Profile of Charles BabcockEditor at Large, Cloud
Member Since: 11/15/2013
News & Commentary Posts: 3430
Charles Babcock is an editor-at-large for InformationWeek and author of Management Strategies for the Cloud Revolution, a McGraw-Hill book. He is the former editor-in-chief of Digital News, former software editor of Computerworld and former technology editor of Interactive Week. He is a graduate of Syracuse University where he obtained a bachelor's degree in journalism. He joined the publication in 2003.
Articles by Charles Babcock
posted in August 2006
The company believes the move to automate process management is now expanding to include IT processes, and it wants to provide the tools to help IT departments.
Sequencing tasks that used to take a month or more now only take a few days or a few hours.
Billy Marshall and Erik Troan want to make it easier to bundle Linux with software applications.
Unlike other open-source offerings, EnterpriseDB Advanced Server can run Oracle database applications unchanged.
Forget the new-product hype. The biggest buzz at last week's LinuxWorld conference was the potential of Linux in the data center.
Our article on the Greatest Software Ever stirred many reader responses, from a variety of sources, including one from a writer who has a picture of himself next to a running Colossus machine--the machine that cracked the Nazi codes--at Bletchley Park, England.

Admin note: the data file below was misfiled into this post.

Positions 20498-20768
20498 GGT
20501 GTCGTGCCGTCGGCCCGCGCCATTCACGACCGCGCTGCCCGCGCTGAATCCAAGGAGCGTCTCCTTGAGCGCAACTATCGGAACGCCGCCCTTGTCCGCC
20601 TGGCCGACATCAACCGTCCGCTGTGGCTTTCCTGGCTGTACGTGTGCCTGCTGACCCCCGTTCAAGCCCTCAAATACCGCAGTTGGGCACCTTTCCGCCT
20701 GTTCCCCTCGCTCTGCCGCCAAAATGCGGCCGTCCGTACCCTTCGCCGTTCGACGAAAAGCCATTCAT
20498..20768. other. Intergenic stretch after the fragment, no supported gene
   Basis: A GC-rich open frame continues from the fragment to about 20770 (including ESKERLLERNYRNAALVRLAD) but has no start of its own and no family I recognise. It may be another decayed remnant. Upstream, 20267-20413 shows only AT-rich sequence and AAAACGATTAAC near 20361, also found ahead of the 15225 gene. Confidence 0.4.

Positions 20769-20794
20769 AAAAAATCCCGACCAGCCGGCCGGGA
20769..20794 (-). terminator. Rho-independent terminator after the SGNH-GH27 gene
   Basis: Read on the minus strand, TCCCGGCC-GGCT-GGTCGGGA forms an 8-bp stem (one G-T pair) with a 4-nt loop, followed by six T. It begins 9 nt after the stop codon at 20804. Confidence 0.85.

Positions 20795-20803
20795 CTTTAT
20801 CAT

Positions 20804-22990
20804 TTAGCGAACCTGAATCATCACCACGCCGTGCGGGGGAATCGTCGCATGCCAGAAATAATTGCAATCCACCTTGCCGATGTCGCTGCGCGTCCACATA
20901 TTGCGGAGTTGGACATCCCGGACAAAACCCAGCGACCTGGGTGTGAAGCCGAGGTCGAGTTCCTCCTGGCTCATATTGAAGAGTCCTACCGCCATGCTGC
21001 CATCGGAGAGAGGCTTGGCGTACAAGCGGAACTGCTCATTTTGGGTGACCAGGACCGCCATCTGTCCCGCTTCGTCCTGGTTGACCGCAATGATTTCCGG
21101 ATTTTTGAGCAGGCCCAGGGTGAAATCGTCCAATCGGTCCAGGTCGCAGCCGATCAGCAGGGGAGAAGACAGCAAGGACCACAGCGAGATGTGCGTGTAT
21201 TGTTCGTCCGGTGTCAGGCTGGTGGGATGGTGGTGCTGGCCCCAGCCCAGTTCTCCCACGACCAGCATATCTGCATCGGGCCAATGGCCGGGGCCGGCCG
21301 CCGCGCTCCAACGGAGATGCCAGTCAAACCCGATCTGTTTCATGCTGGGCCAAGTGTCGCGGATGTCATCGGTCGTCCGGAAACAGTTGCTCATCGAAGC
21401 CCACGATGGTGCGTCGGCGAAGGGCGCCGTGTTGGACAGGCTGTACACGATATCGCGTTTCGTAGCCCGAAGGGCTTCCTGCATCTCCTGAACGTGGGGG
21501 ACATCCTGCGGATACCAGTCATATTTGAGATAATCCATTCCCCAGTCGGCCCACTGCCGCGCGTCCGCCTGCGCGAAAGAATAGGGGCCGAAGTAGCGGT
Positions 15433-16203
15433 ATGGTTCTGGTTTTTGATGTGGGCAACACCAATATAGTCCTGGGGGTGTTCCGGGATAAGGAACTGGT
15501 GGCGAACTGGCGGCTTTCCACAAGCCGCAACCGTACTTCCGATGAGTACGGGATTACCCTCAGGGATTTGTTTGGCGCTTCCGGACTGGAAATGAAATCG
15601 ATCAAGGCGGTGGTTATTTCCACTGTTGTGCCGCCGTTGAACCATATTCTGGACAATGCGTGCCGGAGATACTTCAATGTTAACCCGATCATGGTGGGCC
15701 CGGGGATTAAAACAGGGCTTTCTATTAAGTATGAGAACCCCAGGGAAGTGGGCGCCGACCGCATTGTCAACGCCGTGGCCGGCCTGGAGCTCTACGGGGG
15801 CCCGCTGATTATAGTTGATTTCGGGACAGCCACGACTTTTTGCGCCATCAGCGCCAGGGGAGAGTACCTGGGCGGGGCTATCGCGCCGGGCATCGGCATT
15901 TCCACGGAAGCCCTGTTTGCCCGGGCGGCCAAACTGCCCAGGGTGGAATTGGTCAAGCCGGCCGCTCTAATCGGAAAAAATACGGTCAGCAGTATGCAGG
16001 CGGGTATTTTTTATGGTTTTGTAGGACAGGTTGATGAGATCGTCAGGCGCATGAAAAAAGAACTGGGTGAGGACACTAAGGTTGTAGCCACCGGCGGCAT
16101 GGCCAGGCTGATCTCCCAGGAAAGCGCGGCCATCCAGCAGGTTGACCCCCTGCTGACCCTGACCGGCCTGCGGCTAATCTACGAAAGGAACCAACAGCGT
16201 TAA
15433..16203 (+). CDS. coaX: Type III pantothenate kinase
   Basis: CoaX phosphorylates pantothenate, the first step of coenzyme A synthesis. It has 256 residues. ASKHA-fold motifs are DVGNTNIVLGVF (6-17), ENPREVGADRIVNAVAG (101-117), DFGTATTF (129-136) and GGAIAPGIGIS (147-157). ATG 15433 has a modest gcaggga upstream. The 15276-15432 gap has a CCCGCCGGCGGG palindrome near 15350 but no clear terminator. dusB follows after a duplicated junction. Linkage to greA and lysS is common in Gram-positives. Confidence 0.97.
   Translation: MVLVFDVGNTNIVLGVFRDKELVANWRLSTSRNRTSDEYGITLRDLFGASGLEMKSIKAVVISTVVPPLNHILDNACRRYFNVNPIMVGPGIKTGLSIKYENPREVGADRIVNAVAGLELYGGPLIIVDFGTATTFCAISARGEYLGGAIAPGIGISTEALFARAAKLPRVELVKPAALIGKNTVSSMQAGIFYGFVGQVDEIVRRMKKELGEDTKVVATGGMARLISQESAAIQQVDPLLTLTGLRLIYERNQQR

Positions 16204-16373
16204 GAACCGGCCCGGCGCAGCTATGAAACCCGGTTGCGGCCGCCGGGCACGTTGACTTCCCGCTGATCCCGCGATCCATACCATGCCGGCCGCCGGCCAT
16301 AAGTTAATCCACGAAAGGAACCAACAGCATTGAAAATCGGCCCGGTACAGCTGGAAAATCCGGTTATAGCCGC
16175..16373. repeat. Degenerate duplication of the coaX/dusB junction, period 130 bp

Many of the comments add depth and understanding to my selections. Several writers made good arguments contesting some choices, particularly
"Only you can teach the world about the balance that can be created around a free infrastructure," Lessig said, in telling Linux supporters to raise their voices in favor of net neutrality.
Sun is working to turn parts of Java Standard Edition its programmers created into open-source code and hopes to make the rest available sometime next year.
It was no easy task researching and writing our cover story this week describing the 12 best pieces of software written. After the agony of whittling that list down to a top dozen, you'd think I'd be finished. But no, here are the top five other programs that didn't make the list--even though they were very, very strong candidates.
The goal is to allow different hypervisors to manage Linux virtual machines generated by a competitor's software.
IBM is boasting that its Rational IDE won the highest marks in a recent Evans Data survey. But Microsoft's Visual Studio.Net was No. 2. As a matter of fact, Visual Studio was nipping at the heels of Rational, and it's got a lot more users than Rational does.
Its upcoming Oracle Business Process Analysis Suite is based on software from IDS Scheer. Oracle wants to bring the competitiveness of its Fusion middleware up to par with the top vendors in the field.
Oracle Developer Tools work inside Microsoft's Visual Studio 2005 instead of just Visual Studio 2003.